Title 51: National and Commercial Space Law

Topics: NASA, Outer space, Space exploration Pages: 7 (2235 words) Published: May 14, 2013

Title 51: National and Commercial Space Law:
Public Law 111-314: The peaceful uses of outer space
Alexander J. Strong
Rocky Mountain High School

International Space Law can be a very confusing and long process to understand. The policy has so many various regulations and laws set forth to provide a safe and regulated use of outer space. Space Law is a direct order from the United Nations to have all nations that are involved in space exploration, to use in a peaceful purpose and for the greater good of mankind. The policy was established in 1958 at the start of the United States and Soviet Union space race. Since then the policy has been revised multiple times do to the advances in technology. However, over the past fifty years the excitement of space exploration has lost its course. NASA, the planets largest and most prestiges corporation is being cut its funding by billions every year. But recent reports from astronauts about physical entities other than their own on the moon may say otherwise.

Policy Identification
National and Commercial Space Programs (Public Law 111-314). To identify Space law, the United Nations passed basic human rights laws that are to be followed outside of earths atmosphere. Such as, Article 3 of the Declaration of Human Rights, “Everyone has the right to life, liberty and security of person.” Penalties for not following the policy will be conducted by the United Nations and possible conviction in prison. The funding for such enforcement comes from the Government that has such laws. Space Law is what keeps the peace thousands of miles away from earth. Everyone outside of the atmosphere will have to abide by various regulations. Failure to follow such regulations will result in punishment by law. Space law was created to protect and ensure all Astronauts and any other persons in space rights as a human. The committee responsible for the enforcement and creation of Public Law 111-314 is, The United Nations Office for Outer Space Affairs [UNOOSA] which is the UN’s administration given responsibility for engaging international cooperation, and to gain agreement of peaceful use in outer space between persons and nations. The United Nations Office for Outer Space Affairs serves as the administration for General Assembly's only committee dealing with international cooperation in the peaceful use of outer space: the United Nations Committee on the Peaceful Uses of Outer Space [COPUOS]. The Space laws policy of the United States of America includes both the creation of space law policy through the legislative procedure, and the execution of that policy by both civilian and military space programs and by regulatory agencies. There are five treaties and agreements of space law, such as the following, "non-appropriation of outer space by any one country, arms control, the freedom of exploration, liability for damage caused by space objects, the safety and rescue of spacecraft and astronauts, the prevention of harmful interference with space activities and the environment, the notification and registration of space activities, scientific investigation and the exploitation of natural resources in outer space and the settlement of disputes"(COPUOS, 1973).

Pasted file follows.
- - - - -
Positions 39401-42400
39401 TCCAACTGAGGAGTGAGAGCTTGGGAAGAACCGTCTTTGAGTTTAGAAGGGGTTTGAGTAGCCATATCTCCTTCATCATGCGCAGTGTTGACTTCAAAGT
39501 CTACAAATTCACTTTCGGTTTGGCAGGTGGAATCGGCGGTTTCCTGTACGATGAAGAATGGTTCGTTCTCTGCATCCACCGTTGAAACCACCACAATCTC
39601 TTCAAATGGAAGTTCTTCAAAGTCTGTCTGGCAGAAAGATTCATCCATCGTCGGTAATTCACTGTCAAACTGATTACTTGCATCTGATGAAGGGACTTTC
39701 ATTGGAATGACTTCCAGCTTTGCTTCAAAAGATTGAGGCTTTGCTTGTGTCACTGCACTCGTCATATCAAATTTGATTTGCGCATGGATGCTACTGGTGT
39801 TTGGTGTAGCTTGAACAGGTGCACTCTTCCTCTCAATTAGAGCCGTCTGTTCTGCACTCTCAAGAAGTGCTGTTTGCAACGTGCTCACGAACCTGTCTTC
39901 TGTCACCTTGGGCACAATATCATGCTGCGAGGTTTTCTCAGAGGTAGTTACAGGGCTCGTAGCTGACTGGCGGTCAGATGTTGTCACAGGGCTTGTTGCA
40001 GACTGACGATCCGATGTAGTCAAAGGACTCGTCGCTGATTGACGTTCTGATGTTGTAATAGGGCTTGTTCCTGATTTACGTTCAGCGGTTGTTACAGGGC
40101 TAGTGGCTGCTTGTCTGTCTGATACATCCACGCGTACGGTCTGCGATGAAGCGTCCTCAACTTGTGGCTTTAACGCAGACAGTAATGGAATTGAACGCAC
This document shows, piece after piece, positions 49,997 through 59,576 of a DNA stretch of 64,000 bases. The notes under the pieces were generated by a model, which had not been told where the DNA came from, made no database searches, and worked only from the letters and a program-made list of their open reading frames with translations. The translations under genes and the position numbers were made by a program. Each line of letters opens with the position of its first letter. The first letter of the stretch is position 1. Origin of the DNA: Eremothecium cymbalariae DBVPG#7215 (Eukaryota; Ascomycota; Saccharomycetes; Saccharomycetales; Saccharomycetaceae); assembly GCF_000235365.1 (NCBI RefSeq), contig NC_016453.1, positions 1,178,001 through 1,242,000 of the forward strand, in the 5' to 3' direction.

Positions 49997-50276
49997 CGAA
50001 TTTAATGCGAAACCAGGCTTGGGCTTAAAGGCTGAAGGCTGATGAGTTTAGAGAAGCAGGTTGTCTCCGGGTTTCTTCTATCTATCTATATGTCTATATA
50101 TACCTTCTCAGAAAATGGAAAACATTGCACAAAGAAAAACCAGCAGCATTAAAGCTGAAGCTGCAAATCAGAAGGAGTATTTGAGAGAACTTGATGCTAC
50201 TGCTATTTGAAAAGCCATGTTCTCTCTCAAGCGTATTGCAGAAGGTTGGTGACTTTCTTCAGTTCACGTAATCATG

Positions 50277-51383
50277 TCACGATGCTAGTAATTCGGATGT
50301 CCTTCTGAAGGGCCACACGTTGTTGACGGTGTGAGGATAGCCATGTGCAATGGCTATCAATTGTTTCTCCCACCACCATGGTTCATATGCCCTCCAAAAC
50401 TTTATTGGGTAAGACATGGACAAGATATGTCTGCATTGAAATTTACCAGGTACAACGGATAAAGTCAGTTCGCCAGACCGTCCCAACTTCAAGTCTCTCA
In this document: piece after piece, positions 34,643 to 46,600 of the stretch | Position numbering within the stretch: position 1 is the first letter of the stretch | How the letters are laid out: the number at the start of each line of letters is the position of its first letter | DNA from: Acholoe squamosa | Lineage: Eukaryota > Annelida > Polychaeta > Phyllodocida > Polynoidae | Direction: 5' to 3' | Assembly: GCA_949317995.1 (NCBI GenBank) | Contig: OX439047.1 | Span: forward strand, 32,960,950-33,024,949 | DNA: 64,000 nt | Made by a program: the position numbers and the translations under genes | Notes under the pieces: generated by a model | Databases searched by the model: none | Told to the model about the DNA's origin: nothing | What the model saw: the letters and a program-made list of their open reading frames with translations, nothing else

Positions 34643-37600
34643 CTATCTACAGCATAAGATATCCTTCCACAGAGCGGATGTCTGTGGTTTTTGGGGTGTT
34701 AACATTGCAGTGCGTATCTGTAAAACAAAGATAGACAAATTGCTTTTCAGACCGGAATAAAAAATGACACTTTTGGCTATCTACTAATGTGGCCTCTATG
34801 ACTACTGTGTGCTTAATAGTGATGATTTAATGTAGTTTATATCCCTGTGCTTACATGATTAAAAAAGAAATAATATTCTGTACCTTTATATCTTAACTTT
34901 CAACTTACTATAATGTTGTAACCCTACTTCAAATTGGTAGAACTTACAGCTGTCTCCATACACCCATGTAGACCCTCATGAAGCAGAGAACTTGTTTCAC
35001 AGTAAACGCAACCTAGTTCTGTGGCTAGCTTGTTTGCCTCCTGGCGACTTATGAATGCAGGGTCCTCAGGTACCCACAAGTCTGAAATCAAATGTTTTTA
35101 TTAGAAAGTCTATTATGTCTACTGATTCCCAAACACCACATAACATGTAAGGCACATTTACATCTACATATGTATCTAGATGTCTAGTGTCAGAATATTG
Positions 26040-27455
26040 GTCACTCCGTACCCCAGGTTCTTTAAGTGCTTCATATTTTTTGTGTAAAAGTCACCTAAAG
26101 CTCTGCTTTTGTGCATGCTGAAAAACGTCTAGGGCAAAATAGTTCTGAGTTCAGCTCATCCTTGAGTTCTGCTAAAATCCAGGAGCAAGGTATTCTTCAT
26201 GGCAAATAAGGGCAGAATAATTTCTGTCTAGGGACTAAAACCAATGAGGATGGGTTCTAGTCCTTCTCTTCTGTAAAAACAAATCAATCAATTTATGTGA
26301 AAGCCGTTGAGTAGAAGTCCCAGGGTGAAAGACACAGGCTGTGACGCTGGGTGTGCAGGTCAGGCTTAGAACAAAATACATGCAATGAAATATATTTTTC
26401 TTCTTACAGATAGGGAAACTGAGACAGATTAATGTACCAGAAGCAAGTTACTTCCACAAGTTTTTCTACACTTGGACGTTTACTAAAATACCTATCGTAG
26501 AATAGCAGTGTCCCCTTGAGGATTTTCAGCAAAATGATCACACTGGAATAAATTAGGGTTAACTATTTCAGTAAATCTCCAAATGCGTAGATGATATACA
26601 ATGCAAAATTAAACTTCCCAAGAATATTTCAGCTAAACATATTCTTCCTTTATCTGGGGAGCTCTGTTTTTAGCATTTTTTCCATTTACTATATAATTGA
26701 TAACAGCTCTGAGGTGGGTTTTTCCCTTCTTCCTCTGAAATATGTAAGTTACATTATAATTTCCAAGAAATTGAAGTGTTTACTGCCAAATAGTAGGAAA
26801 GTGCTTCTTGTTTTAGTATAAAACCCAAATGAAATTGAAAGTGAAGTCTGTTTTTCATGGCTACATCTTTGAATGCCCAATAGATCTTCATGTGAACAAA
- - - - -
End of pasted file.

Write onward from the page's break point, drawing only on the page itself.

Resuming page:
Policy History/Background
Title 51: National and Commercial Space Law has been revised and edited to become something more efficient in modern day, but it all started in 1958. “National Aeronautics and Space Act of 1958," Public Law 85-568, 72 Stat., 426, was signed by President Eisenhower in July of 1958. The Act of 1958 was to supply funding in research of problems in flight within and outside earth’s atmosphere, and activities in space will be devoted to peaceful benefits towards mankind. And that all missions and studies conducted in space, will be provided to the human race. The establishment of long-range studies of the potential benefits to be gained from, the opportunities for, and the problems involved in the...
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